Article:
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Rubber plunges on Chinese trader's exit



Rubber plunges on Chinese trader's exit

Thai cash prices at three-year low amid 'short-term panic'

A worker carries natural rubber on the production line of a tire factory under Tianjin Wanda Tire Group in Xingtai, Hebei province in China. (Reuters Photo)

A worker carries natural rubber on the production line of a tire factory under Tianjin Wanda Tire Group in Xingtai, Hebei province in China. (Reuters Photo)

Rubber prices spiralled lower across Asia this week on news that a major state-owned trader in China, the top consuming country, has ceased all physical trading of the commodity.

Cash prices in Thailand have plunged to their lowest since 2016, while futures traded in Tokyo are on course for their worst week since early August. The slump came after Chongqing General Trading Chemical Co, the largest commodity trading firm in western China, stopped dealing in rubber and asked suppliers last Friday to terminate executions of all unfinished contracts.

“It's creating short-term panic in the market,” said Yium Tavarolit, a 20-year veteran of the industry and former head of the International Rubber Consortium. “This will likely further delay the revival of rubber prices.”

The industry has been buffeted by a series of headwinds, from oversupply that pushed producers to limit exports in an effort to prop up prices, to drought, flood and disease that has hurt the trees needed to produce latex. Futures prices in Tokyo, Singapore and Shanghai are more than 60% off their peak reached eight years ago.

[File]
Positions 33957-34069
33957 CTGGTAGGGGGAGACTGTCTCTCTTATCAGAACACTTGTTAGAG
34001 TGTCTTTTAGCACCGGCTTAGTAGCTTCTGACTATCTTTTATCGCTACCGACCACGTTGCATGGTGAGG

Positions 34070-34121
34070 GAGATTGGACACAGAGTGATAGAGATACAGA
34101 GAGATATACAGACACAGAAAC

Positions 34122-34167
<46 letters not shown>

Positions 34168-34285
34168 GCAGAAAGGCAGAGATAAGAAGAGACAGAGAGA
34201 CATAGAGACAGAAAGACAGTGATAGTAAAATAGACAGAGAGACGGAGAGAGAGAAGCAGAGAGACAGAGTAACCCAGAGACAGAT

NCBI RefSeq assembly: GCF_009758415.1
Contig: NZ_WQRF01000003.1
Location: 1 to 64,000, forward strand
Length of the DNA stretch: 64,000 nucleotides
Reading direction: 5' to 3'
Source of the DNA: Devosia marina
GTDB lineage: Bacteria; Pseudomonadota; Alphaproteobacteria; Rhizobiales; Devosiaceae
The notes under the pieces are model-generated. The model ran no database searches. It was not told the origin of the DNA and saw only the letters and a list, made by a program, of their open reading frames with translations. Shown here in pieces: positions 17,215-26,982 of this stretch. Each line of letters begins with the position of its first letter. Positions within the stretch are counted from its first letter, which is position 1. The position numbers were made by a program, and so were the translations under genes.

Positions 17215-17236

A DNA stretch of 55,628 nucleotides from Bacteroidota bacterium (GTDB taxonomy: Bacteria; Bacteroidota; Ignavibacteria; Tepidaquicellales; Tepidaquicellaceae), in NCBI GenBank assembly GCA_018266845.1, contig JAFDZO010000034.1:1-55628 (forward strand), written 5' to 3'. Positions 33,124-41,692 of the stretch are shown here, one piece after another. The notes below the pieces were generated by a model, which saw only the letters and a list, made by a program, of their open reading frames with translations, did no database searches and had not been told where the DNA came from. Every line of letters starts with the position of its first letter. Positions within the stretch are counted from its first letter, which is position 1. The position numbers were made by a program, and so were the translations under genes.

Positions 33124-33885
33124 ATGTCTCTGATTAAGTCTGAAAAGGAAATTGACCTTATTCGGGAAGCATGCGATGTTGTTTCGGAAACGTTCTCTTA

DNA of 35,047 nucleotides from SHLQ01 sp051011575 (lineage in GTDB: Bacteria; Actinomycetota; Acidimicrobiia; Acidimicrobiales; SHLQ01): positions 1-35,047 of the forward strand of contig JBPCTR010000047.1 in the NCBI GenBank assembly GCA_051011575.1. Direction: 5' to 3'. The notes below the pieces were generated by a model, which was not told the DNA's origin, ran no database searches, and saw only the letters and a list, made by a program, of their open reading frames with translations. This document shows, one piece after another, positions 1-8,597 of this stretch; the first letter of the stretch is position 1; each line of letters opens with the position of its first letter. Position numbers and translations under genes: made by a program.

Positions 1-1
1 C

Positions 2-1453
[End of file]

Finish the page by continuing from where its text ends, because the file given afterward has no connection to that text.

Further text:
Chongqing General Trading Chemical, a unit of a massive state-owned consortium that operates and trades everything from department stores, hotels and automobiles and has over 100,000 employees, issued a notice last Friday disclosing the trading halt, according to people familiar with the situation.

The impact on shipments is likely to last until the end of the year, and market participants are waiting to see how the move will affect Thai producers, said Gu Jiong, an analyst at Tokyo-based brokerage Yutaka Shoji.

The slump could stoke buying interest from dealers and tires, especially with futures trading below physical rubber prices, he said.


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